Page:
Master plan of Expo village to be ready by 2015
DUBAI // A solar-powered canvas canopy will provide shade for visitors to the Expo 2020 site during the day, while a photovoltaic panel-lined roof will light up at night for spectacular digital shows, said senior officials planning the world fair.
As specifics of the site are worked on, organisers highlighted the way forward to delegates on the final day of the Destination Dubai 2020 conference on Wednesday.
Building work will begin after 2015 on the 438-hectare site in Jebel Ali, which will also house an Expo village.
The focus this year will be on drawing up a detailed master plan that must be presented by the third quarter of 2015 to the Bureau International des Expositions (BIE), the expo custodian.
“The Arabian souq is at the heart of the master plan and the souq theme will bring an amazing vibrancy to the expo,” said Christopher Scott, the director investment and development of the Dubai World Trade Centre.
Three main zones will be dedicated to the Expo’s themes of opportunity, mobility and sustainability.
“The central Al Wasl Plaza is from the old Arabic name for Dubai meaning ‘the connection’. Smaller pavilions will be located in the souq,” he said.
“A tremendous amount of planning has gone in to reaching this stage. We’re entering the next phase of planning.
“We will start construction after 2015 but some infrastructure requirements, like the Metro extension, may start earlier. Our target is to create everything a year before to give us ample time to do testing at the venue.”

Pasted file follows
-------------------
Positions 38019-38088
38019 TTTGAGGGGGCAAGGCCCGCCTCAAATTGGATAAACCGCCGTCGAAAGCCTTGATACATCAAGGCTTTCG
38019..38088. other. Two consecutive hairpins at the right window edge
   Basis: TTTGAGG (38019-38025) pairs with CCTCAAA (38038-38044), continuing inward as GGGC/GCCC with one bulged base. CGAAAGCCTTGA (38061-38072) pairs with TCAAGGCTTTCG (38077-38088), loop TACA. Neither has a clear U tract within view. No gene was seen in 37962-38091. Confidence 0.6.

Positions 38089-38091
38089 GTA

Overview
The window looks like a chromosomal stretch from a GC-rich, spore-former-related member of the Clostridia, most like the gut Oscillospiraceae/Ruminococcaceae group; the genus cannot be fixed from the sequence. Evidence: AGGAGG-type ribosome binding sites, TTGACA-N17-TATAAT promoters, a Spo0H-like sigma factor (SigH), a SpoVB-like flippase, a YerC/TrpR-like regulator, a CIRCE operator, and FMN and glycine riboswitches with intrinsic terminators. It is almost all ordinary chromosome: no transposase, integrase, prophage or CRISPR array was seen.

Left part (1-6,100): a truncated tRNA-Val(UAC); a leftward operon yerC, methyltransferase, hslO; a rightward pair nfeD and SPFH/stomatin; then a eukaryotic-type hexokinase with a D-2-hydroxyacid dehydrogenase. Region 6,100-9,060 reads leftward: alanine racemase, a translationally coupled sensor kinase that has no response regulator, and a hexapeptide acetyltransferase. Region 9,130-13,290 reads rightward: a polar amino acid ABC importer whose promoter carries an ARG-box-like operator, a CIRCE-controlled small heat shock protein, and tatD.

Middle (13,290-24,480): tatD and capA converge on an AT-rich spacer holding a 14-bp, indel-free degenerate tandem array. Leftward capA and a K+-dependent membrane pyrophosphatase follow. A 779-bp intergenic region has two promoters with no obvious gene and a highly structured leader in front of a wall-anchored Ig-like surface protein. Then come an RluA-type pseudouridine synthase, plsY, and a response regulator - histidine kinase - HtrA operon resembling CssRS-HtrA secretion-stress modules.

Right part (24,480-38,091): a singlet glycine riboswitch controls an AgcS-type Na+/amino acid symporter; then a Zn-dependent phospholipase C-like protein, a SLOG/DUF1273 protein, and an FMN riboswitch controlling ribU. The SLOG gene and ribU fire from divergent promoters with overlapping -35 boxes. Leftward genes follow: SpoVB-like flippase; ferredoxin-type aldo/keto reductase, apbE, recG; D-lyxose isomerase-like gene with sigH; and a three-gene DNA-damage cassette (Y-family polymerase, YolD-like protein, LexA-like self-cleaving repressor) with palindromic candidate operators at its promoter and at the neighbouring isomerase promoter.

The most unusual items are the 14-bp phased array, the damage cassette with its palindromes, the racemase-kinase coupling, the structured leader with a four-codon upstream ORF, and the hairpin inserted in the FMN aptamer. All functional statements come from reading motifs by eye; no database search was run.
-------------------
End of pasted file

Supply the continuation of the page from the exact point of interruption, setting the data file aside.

The Metro station will be located within a new mall to serve the area.
About 2,100 apartments will be part of an Expo village, similar to an Olympic village.
“These will be sold or rented later to the open market,” Mr Scott said.
“These will be among very few permanent buildings to be sure the site does not become a white elephant.”
Using strong local content was key, said Daniel Hajjar, management principal of HOK Middle East and Africa, the company that designed the site.
“We leveraged traditional architecture like the souqs,” he said. “But we also needed to make a grand statement of Dubai putting itself on the map. This can really become a beacon for the southern end of the city.”
Banks, medical centres, food and beverage courts will cover the area.
As part of the core theme of sustainability, most structures including the pavilions will be reused to create an exhibition and conference centre, a university and a national museum dedicated to the Expo.
“When we started the design the parameters were very clear,” Mr Hajjar said.
“We knew that these facilities would need to be readapted and reused and this would be paramount. The world fair is in a city for six months but what will remain is a legacy.”
The canopy will protect visitors during the day and photovoltaic panels in it will generate 50 per cent of the site’s energy requirements.
About 30,000 volunteers will be required to help run a site that will host 300,000 people a day. The volunteers will be in addition to 275,000 jobs created in sectors ranging from transport, hospitality and hotels.
As many as 182 nations are expected to participate.
The next milestone will be building the UAE’s pavilion at the Milan Expo next year.
Long, winding 12-metre-high sand-textured walls will recreate the region’s sand dunes. A revolving theatre and an oasis are part of the dramatic pavilion planned for the Italian world fair.
Story-telling was a vital ingredient in UAE offerings, said Peter Vine, the director of the UAE pavilion project in Milan.
“The pavilion will celebrate the UAE and tell the story of its remarkable growth. Visitors will also meet Emirati ambassadors who will be the conduit for telling the stories about how the UAE has grown.”
Updated: January 30, 2014 04:00 AM